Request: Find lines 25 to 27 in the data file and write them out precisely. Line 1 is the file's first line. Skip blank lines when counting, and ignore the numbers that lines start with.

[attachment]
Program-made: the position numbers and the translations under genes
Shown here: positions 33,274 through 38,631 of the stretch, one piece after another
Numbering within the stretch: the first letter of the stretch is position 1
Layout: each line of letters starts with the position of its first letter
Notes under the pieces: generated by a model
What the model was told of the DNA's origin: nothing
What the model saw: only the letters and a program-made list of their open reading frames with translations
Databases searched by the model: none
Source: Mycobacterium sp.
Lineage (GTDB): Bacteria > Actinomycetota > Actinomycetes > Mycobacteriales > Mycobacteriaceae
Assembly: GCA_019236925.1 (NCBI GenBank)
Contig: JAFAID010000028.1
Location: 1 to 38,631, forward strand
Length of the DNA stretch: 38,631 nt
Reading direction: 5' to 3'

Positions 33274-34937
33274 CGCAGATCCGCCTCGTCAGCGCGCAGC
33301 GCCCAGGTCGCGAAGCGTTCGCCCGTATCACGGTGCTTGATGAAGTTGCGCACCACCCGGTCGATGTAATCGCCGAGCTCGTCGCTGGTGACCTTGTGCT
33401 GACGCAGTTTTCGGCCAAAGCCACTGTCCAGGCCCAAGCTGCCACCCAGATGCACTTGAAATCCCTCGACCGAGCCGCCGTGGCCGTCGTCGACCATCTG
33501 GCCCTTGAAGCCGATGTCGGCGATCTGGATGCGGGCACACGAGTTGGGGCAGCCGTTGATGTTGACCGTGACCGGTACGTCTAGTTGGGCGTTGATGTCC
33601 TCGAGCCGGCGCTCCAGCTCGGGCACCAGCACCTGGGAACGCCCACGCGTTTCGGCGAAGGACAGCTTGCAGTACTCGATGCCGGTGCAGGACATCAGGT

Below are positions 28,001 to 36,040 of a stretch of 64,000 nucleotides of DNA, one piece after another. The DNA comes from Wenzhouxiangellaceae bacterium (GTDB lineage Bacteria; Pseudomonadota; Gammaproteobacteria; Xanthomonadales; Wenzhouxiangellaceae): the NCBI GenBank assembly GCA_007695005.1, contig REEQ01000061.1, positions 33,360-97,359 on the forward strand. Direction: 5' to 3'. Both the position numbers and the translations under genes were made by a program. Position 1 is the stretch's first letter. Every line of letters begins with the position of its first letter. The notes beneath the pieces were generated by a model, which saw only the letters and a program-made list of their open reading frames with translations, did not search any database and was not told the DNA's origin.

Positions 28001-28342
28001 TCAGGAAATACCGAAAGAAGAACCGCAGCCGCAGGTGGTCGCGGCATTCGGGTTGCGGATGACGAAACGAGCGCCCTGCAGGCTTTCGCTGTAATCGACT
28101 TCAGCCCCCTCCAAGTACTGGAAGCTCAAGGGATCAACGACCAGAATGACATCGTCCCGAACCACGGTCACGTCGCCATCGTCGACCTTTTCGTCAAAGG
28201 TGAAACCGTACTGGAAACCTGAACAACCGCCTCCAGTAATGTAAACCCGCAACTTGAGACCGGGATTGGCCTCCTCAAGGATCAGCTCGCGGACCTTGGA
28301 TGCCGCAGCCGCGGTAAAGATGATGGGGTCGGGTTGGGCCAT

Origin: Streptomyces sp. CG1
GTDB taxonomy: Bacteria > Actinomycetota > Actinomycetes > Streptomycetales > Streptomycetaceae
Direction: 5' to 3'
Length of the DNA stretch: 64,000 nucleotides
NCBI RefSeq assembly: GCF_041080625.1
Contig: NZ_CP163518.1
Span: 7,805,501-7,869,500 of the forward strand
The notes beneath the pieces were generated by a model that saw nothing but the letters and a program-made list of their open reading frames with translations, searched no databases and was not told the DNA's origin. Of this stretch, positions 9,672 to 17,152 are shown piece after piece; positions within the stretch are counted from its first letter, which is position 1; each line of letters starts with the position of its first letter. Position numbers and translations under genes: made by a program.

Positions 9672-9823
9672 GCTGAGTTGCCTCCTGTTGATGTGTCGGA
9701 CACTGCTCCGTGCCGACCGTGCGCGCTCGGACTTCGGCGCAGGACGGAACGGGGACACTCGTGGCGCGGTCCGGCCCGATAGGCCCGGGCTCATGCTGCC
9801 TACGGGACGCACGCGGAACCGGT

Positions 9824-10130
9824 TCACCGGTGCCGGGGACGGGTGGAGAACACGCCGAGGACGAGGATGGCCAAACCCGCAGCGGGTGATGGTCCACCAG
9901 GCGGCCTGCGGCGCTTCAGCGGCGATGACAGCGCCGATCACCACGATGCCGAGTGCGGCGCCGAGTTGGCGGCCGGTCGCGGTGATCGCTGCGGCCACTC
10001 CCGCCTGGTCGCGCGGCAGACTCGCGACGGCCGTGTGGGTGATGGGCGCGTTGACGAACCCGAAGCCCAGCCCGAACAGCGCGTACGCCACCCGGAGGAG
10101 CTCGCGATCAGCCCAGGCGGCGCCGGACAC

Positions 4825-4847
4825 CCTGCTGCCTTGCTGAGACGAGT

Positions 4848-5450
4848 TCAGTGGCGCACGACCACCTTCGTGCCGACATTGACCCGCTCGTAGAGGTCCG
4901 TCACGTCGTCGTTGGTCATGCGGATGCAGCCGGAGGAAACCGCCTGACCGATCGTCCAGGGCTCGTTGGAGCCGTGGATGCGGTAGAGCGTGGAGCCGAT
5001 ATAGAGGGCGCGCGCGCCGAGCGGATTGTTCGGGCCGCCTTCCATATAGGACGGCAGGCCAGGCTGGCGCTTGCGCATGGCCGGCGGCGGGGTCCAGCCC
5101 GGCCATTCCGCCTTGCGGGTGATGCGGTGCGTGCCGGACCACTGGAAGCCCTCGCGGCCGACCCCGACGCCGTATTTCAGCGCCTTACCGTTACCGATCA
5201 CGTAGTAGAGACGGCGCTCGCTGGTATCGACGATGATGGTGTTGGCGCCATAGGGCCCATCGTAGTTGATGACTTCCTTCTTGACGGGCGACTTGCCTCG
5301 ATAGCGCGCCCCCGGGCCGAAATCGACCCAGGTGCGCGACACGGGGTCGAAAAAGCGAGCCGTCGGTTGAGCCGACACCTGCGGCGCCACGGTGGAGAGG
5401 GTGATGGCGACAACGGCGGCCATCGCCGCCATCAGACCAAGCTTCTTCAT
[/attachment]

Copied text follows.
28101 TCAGCCCCCTCCAAGTACTGGAAGCTCAAGGGATCAACGACCAGAATGACATCGTCCCGAACCACGGTCACGTCGCCATCGTCGACCTTTTCGTCAAAGG
28201 TGAAACCGTACTGGAAACCTGAACAACCGCCTCCAGTAATGTAAACCCGCAACTTGAGACCGGGATTGGCCTCCTCAAGGATCAGCTCGCGGACCTTGGA
28301 TGCCGCAGCCGCGGTAAAGATGATGGGGTCGGGTTGGGCCAT